This afternoon, I went to the local public library (named “second best” of its size in the U.S.!) to see if I could check out Howard Zinn’s “A People’s History of the United States.” Hmmm. Two copies: one missing, the other checked out.
I often ask myself: Why haven’t I read this book before?
The first time I got an inkling, and I mean by that an itty bitty inkling, of the real people’s history of the United States, was at the 1967 World’s Fair in Quebec. My husband and I and our two tiny children, one asleep on his father’s back, the other in a stroller, were walking slowly through the Native American pavilion. I can remember the horrible dawning of awareness that slowly engulfed me as I stood reading the displays and viewing the somber-faced portraits, and then, almost as quickly, the sudden shut down of that awareness. I just couldn’t bear to think that we “Americans” had deliberately caused genocide of the indigenous peoples of this land.
Zinn’s extraordinary (so I hear) and very long (752 pages) book that tells what happened from the perspective of the bottom rather than the top wasn’t published until 1980, nearly 14 years after the Quebec Expo. Over one million copies have been sold.
Today I completed the paperwork for the transfer of my bank accounts to a local credit union. The woman I talked to at the credit union, who has worked in banks her entire life, told me, when I asked, that yes, the credit union had had an uptick in new accounts in the past few weeks. She had no idea why. When I told her that the Occupy movement had recommended transferring from big banks to local credit unions, she had no idea what I was talking about. Even when I spelled it out —”Occupy Wall Street”? . . . a protest occupation now in hundreds of cities and towns? . . . just go down tot he library, and you’ll see, just one block away, the Occupy camp at People’s Park? — she still looked totally nonplused.
I was stunned. How could anyone not know? She said she doesn’t “keep up with the news.” I guess I thought this good, good, good news must be traveling through the air, electrifying the atmosphere everywhere. I guess I thought this movement had already shifted the dominant paradigm. NOT! (Hard to believe that, with 68 years under my belt, I’m still so inherently naive.)
Was this lovely, kind woman sitting at the big desk in her own glass-walled office across from me just “in denial,” the way I was in 1967, because she works for a “bank” (the credit union) and doesn’t realize that a credit union is politically preferable to a bank? And if so, is she in denial because her livelihood depends on her not knowing? That, I suspect, is the usual motivation for holding one’s awareness in a locked box.
Not mine, however. No. My denial in 1967 was existential. (That trip to Canada took place about a year prior to my gradual awakening from the trance of social conditioning. Perhaps it was an unconscious precursor. See this post.) Simply: I just couldn’t believe that anyone, much less an entire collection of people could be so venal. Why? I knew about the gas chambers in World War II that killed millions of Jews. And I knew that the U.S. had bombed both Hiroshima and Nagasaki just to show off our new, infinitely more lethal weapon. So how could I have compartmentalized my brain so thoroughly as to not want to pursue the new information that we had also stomped on Native Americans as “unpeople” (Chomsky’s term, see this).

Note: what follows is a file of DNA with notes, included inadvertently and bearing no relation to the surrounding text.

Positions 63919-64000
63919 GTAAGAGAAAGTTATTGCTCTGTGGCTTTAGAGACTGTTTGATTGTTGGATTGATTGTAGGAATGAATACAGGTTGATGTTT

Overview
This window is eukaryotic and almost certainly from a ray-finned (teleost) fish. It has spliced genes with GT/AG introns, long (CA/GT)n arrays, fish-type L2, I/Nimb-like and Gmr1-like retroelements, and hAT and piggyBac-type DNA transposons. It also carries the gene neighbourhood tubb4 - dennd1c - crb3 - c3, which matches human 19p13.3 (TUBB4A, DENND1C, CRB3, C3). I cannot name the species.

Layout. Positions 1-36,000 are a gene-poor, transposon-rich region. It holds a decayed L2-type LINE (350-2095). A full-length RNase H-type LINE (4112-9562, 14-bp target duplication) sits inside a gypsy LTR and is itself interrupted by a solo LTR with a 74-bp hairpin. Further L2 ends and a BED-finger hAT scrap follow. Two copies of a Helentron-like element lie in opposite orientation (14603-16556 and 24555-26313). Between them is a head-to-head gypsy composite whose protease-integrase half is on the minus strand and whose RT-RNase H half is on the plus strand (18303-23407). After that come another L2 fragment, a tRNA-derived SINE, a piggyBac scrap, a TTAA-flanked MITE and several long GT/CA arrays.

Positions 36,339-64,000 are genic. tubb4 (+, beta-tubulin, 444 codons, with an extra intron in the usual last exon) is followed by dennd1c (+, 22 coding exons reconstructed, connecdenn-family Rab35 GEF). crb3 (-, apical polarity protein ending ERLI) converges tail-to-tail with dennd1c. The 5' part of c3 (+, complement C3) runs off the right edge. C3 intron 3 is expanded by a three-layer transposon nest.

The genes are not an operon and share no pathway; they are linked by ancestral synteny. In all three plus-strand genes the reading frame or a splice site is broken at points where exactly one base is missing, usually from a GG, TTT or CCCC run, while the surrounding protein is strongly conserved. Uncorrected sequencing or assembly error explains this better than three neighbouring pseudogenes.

So now I will read Zinn’s book, even if I have to buy it. And maybe I should buy rather than borrow it. When I got home, my houseguest Jim pointed me to the following article. It blew me away. Just what books are being destroyed en masse? Just what history is being erased now? Thanks to Jim and boston.com.
Official seal of the New York Society for the Suppression of Vice, 1873.Public libraries, university libraries, and even Borders bookstores have opted to destroy unused or unwanted books. They do it en masse, which means that, inevitably, some especially valuable books get destroyed along with the forgotten ones. It’s not just “duplicates and old TV Guides,” Davis writes; “Imagine holding a beautiful, dusty, illustrated volume of Shakespeare printed in the 1700s, a calligraphic message from its long-dead owner inscribed on the inside cover, and throwing it straight in the trash.” Nobody checks these old books out; library “power users” are there primarily for the journal subscriptions.
Libraries, meanwhile, must do this work in secret to prevent bibliophilic interference:
Back in 2004, Victoria University in New Zealand decided that it was going to have to destroy around 130,000 books. But they had a crisis of conscience, and revealed their plans to the academics and the student body. The idea was that they would mark the condemned books with red tape, and if anyone wanted to rescue a book, they needed simply to strike the tape with a black felt pen. Predictably… a professor sent an email around the faculty calling the library “barbarians,” and he led a campaign in which staff and students went through the library armed with felt pens, searching for red tape and marking every single book for retention.
“If you notice a ton of shelves in your library suddenly empty, and they tell you the books have been sent to a warehouse, chances are they’re telling you the truth,” Davis explains. “But what they’re not mentioning is that a hundred thousand books already in the warehouse had to be destroyed to make room for them.” Completely fascinating! Much, much more here.
Further reading: Nicholson Baker on the absurd disaster that was microfilm in The Guardian; ” Six Insane Foreign Memes That Put Lolcats to Shame,” by S. Peter Davis.